[ 367 Pa. Page 157]

    to the time of his commitment to the Eastern State Penitentiary on April 1, 1939.

The question involved is not whether the relator was guilty or innocent of the murder charged against him but whether his conviction was obtained by violating his constitutional rights. As has long been recognized, a petition for habeas corpus is incapable of performing the functions of a writ of error or appeal: Passmore Williamson's Case, 26 Pa. 9, 17; Commonwealth ex rel. McGlinn v. Smith, 344 Pa. 41, 47, 24 A.2d 1, and cases there cited. We take occasion to note in passing that no comparison is to be drawn between the instant application for habeas corpus and the extraordinary remedy of a motion for a new trial, nunc pro tunc, which we heretofore accorded the relator at his instance under the Act of April 22, 1903, P.L. 245, Sec. 1, and which was ultimately ruled against him.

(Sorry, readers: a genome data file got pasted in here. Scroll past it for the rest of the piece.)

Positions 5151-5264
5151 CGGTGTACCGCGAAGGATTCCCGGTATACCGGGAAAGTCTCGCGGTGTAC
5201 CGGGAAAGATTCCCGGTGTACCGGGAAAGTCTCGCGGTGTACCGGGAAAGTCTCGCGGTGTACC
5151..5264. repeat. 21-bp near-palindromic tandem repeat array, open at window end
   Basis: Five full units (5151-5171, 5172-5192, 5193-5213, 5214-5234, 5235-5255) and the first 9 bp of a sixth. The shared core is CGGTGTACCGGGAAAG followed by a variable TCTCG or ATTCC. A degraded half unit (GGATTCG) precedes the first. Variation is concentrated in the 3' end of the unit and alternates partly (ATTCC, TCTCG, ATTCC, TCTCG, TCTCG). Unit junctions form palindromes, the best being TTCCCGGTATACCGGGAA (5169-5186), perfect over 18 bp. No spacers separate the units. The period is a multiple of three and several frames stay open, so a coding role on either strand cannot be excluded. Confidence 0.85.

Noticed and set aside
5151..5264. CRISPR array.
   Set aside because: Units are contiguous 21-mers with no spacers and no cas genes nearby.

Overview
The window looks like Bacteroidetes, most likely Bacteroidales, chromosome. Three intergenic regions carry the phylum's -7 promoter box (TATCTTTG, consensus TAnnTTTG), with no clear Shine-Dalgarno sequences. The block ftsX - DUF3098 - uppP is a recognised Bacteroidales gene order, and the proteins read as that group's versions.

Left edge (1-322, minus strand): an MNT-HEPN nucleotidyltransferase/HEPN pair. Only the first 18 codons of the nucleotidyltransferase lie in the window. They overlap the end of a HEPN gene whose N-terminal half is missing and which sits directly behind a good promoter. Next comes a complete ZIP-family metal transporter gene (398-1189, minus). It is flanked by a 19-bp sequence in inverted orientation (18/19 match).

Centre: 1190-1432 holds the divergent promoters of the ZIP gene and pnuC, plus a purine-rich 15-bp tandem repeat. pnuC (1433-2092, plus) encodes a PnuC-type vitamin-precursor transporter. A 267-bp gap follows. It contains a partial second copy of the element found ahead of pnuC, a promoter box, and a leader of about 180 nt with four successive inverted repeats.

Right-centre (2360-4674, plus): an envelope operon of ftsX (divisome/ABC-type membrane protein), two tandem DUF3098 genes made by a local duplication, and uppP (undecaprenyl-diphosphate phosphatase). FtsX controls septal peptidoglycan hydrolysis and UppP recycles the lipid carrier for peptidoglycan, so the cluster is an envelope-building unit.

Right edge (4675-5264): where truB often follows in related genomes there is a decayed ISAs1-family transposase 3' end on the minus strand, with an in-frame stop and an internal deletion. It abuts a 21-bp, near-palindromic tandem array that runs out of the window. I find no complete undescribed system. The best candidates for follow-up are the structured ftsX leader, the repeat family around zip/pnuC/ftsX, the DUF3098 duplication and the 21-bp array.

We are unanimous that the relator's conviction of the murder of Officer Morrow was had without due process of law and that, consequently, the sentence imposed upon him and his plea of guilty on March 24, 1939, to the indictment charging him with that murder cannot be upheld. (1) The arraignment of and acceptance of a plea of guilty from an uncounseled defendant, charged with a capital crime, constitutes a denial of due process especially where, as here, legal knowledge is required to determine whether the accused is properly chargeable with the alleged crime: cf. Powell v. Alabama, 287 U.S. 45, 71. That Sheeler was not represented by counsel when he was arraigned and so pleaded to the indictment for murder is indisputably established by the evidence. Indeed, that fact is expressly conceded of record. (2) The failure of a court to assign counsel timely to a destitute person charged with a capital offense is equally a violation of constitutional due process: see Powell v. Alabama,